Guest commentary: This is what local solar power tastes like in Pitkin County |

Guest commentary: This is what local solar power tastes like in Pitkin County

Mona Newton
Guest commentary

Potatoes unearthed in Emma, chard harvested in Old Snowmass, herbs raised at Cozy Point. Who doesn’t love the bounty of Roaring Fork Valley produce and the simple efficiency of connecting food producers to food consumers? The local food movement has helped to develop more resilient food networks, bolster local economies, and strengthen the health, environment and community in small geographical regions like our valley.

Local food doesn’t just make better cherry tomatoes, it makes sense.

What if we could do the same for local energy? Homegrown power generation is no pie-in-the-sky dream. By harvesting our bountiful sunshine, solar farming is a viable path to a clean-energy future. And it could be happening here in our valley — with your support.

Thanks to a new five-megawatt project on the table, we have the opportunity to build a solar project a mile north of the airport on land that was previously used by Aspen Consolidated Sanitation District for biosolid disposal. The proposed facility, known as Pitkin County Solar, is a partnership between Holy Cross Energy, ACSD and RES, a Broomfield-based renewable energy developer. The project would deliver clean energy to the grid, the equivalent of powering 1,000 homes per year. Pitkin County Solar’s harvest would be used to offset the energy consumption and carbon debt of some of the utility’s largest accounts, as well as Holy Cross members who opt in for their Renewable Energy Purchasing Program.

CORE is championing this project because we believe that energy efficiency and renewable energy are the twin engines that will drive us to a zero-carbon future. We encourage you to get behind it as well. Here are six reasons why Pitkin County Solar deserves your robust support:

1. A solar farm at our doorstep demonstrates that we take 100% clean energy seriously.

Pitkin County Solar would be at the entrance to our resort, within sight of Highway 82, the Rio Grande Trail and aircraft arriving at Sardy Field. Visibility is a plus, demonstrating that our community walks its environmental talk. As Tyler Lindsay, who lives within 100 meters of the proposed project, said: “We should be putting our infrastructure more front and center. Everyone coming into town should see that we take this seriously.”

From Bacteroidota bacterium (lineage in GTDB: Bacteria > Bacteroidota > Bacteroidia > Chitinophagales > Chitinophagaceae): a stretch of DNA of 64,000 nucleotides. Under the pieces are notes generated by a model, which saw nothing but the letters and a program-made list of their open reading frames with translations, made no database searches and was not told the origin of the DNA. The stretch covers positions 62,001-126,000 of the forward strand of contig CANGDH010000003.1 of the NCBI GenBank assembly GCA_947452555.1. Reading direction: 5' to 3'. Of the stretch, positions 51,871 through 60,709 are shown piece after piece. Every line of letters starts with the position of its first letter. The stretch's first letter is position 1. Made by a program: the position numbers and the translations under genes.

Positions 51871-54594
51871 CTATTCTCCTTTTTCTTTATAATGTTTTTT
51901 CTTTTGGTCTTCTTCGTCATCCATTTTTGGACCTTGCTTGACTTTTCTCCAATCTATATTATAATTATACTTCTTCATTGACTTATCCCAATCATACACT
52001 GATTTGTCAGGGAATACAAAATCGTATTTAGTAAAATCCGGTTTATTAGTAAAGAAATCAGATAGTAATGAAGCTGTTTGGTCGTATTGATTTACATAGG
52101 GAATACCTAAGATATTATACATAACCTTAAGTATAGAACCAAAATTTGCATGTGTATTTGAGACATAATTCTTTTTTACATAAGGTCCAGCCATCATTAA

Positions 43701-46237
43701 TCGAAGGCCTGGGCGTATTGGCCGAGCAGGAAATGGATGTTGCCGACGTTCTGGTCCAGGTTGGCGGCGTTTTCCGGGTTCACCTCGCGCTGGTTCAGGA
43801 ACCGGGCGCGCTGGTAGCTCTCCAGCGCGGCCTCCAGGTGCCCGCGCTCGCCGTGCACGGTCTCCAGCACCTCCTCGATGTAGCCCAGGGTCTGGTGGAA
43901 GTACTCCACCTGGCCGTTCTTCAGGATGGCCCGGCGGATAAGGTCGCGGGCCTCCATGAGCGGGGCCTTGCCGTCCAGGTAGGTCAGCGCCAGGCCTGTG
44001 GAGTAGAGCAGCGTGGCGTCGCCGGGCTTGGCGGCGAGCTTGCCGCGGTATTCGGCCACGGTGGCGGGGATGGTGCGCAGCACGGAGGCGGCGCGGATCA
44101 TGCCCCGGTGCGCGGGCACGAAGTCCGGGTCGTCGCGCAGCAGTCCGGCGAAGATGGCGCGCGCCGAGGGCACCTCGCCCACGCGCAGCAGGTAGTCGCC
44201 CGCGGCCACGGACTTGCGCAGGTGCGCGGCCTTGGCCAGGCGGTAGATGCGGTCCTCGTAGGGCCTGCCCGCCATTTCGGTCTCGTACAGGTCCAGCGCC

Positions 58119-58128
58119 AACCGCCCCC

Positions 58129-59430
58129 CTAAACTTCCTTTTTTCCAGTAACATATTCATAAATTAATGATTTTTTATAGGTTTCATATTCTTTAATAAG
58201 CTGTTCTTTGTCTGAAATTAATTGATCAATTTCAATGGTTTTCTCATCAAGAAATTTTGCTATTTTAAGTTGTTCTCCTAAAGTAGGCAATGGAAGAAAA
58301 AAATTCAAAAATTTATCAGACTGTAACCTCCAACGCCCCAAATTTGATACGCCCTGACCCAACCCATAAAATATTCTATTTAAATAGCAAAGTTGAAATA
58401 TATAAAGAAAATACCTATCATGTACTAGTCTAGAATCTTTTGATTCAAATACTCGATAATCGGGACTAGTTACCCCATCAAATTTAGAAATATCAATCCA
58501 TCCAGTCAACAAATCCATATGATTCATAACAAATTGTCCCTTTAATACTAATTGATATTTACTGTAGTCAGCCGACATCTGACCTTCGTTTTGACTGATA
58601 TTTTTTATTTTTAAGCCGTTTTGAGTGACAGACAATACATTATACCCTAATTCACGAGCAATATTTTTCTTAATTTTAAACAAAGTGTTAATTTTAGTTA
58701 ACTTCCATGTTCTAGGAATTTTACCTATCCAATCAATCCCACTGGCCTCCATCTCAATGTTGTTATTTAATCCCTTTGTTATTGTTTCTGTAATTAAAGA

2. It pencils out on ROI, health and environment.

Clean energy isn’t just common sense; it makes economic sense. By 2020, Forbes magazine reports renewables will be consistently cheaper than fossil fuels. This means that projects like Pitkin County Solar can provide affordable, local renewable power to Holy Cross’s members. Combine this with two other indicators — positive health outcomes and environmental protection — and you’ve got a win-win-win.

3. It makes our community more resilient.

Local renewable energy generation makes the grid stronger and more reliable. By diversifying the power supply mix and generating more energy close to home, Pitkin County Solar helps to ensure safer, more dependable energy delivery.

4. It’s the ideal location.

The property identified by Pitkin County Solar is located on a parcel of land owned by ACSD, intentionally selected to be within one half mile of a Holy Cross distribution line and close to some of the utility’s largest energy consumers. Because the parcel was previously a biosolids dry-farming site, the project also puts disturbed land to an environmentally beneficial use.

5. It poses minimal wildlife impacts, meets the environmental criteria for solar facilities.

In a report by biologist Jonathan Lowsky of Colorado Wildlife Science, the proposed site is free of valuable wildlife habitat, including that of elk, mule deer, bighorn sheep and moose. “Development of this site for solar energy production will completely avoid areas of high biodiversity or species richness, relatively undisturbed ecosystems, important seasonal wildlife habitat, and wildlife movement corridors.”

6. Pitkin County residents want renewables.

In a recent Holy Cross survey, 78% of Pitkin County respondents indicated they would like to increase the energy that comes from renewable sources and 80% would like to be able to purchase renewable power from the grid. No matter what’s going on at the federal level, we can create local climate solutions.

If you want local solar, we encourage you to get behind Pitkin County Solar. This is what it looks like. This is what it tastes like: the sweet cherry tomatoes of renewable energy, grown within miles of home.

Mona Newton is the executive director of CORE, the Community Office for Resource Efficiency.